It looks like Microsoft Edge is finally getting reverse image searching

Time to find the source of some pictures.

What you need to know

  • Microsoft Edge appears to be receiving its own reverse image search feature.
  • This feature has appeared in Edge Dev and Edge Canary variants of the browser.
  • It's unclear when it will reach all Edge users.

As spotted by Redditor /u/Leopeva64-2 and reported by OnMSFT, it looks like Microsoft Edge is receiving reverse image search functionality. The Reddit user mentions they only saw the option appear in Edge Dev, but OnMSFT spotted it in Edge Canary as well.

This points to a staggered rollout wherein not all Edge users will receive the feature at the same time. Still, it's good to see it trickling into the Edge ecosystem. Worth mentioning is that it only offers image searches via Bing at the moment, with no options to use another search engine.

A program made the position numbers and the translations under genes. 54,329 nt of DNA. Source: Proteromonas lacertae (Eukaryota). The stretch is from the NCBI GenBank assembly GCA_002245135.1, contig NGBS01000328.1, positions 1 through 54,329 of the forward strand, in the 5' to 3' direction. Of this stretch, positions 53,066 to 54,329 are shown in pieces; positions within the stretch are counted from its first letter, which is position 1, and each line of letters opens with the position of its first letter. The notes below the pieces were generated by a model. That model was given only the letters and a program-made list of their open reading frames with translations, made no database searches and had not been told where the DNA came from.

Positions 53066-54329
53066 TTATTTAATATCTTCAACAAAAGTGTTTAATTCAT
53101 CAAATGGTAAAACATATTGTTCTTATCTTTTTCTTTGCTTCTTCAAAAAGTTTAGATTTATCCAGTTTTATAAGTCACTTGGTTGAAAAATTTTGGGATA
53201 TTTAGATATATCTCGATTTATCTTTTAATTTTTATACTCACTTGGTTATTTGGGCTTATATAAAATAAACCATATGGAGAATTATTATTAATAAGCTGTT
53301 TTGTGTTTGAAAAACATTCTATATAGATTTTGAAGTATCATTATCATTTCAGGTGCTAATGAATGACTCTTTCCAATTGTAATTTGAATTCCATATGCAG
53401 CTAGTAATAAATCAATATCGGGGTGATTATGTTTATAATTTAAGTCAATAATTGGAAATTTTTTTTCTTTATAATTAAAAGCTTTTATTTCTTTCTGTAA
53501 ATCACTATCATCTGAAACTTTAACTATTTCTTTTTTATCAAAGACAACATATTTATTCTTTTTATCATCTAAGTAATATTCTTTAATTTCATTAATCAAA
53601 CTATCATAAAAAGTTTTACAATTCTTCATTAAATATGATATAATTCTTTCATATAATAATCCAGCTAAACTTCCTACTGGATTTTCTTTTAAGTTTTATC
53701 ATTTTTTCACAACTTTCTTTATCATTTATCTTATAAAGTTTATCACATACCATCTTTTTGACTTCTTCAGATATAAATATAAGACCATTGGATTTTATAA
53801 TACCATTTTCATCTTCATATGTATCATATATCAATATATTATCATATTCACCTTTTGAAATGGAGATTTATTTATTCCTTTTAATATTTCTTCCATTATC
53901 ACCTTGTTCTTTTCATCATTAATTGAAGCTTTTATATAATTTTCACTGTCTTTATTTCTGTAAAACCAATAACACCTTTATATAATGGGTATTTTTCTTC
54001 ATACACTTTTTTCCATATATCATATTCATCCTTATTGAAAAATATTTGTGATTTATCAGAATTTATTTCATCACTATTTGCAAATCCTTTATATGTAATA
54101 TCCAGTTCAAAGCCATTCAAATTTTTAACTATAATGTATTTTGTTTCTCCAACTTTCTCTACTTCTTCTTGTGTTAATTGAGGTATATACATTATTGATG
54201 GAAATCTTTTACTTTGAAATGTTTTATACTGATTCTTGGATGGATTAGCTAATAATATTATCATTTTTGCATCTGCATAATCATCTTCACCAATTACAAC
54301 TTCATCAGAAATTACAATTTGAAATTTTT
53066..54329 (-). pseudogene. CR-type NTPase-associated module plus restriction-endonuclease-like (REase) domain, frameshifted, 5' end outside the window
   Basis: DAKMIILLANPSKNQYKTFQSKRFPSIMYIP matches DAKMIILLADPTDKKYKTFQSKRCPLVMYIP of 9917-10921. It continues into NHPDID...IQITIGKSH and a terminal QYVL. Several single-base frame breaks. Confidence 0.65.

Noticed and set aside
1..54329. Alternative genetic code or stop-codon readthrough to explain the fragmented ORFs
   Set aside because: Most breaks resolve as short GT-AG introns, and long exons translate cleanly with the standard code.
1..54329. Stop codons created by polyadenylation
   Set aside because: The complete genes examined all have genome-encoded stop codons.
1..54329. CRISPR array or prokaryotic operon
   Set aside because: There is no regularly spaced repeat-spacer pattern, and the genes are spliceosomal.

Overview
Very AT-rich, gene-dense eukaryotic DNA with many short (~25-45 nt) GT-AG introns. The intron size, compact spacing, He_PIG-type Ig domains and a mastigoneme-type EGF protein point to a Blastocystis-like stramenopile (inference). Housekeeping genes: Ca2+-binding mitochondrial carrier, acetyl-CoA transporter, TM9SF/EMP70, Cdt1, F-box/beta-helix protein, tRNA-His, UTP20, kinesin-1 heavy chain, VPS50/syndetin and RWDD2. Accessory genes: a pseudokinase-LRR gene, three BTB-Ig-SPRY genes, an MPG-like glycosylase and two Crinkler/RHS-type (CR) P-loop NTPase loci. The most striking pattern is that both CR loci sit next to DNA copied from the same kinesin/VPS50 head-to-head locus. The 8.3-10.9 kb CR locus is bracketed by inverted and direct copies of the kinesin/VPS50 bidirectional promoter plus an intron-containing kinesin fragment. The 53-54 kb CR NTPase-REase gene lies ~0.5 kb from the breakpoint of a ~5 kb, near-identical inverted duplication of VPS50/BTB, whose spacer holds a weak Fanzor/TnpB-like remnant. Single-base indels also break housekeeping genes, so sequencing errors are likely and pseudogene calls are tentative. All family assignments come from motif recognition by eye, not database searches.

Reverse image search is a favorite feature for Google Chrome users, who've benefited from its utility for some time now. It allows anyone to trace an image's origin across the web, which is great for sourcing purposes and discovering useful associated content.

Ever wondered where a viral meme originated from? In Chrome, you can simply right-click an image and search the web for it, showing you just about everywhere it's appeared as well as content that's potentially related to it. Based on the feature's appearances so far in Edge, it looks like the Microsoft browser version will receive the same general perks and be just as easy to use.

Image search time

Microsoft Edge

Free at Microsoft Free at Microsoft (Beta) Free at Microsoft (Dev) Free at Microsoft (Canary)

Reverse the search

Microsoft Edge is finally getting reverse image searching capabilities. The rollout seems to be staggered, so if you want to start searching via images, give Edge Dev or Edge Canary a go.

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Content Attribution

This content was originally published by Robert Carnevale at Windows Central - News, Forums, Reviews, Help for Windows 10 and all things Microsoft., and is syndicated here via their RSS feed. You can read the original post over there.

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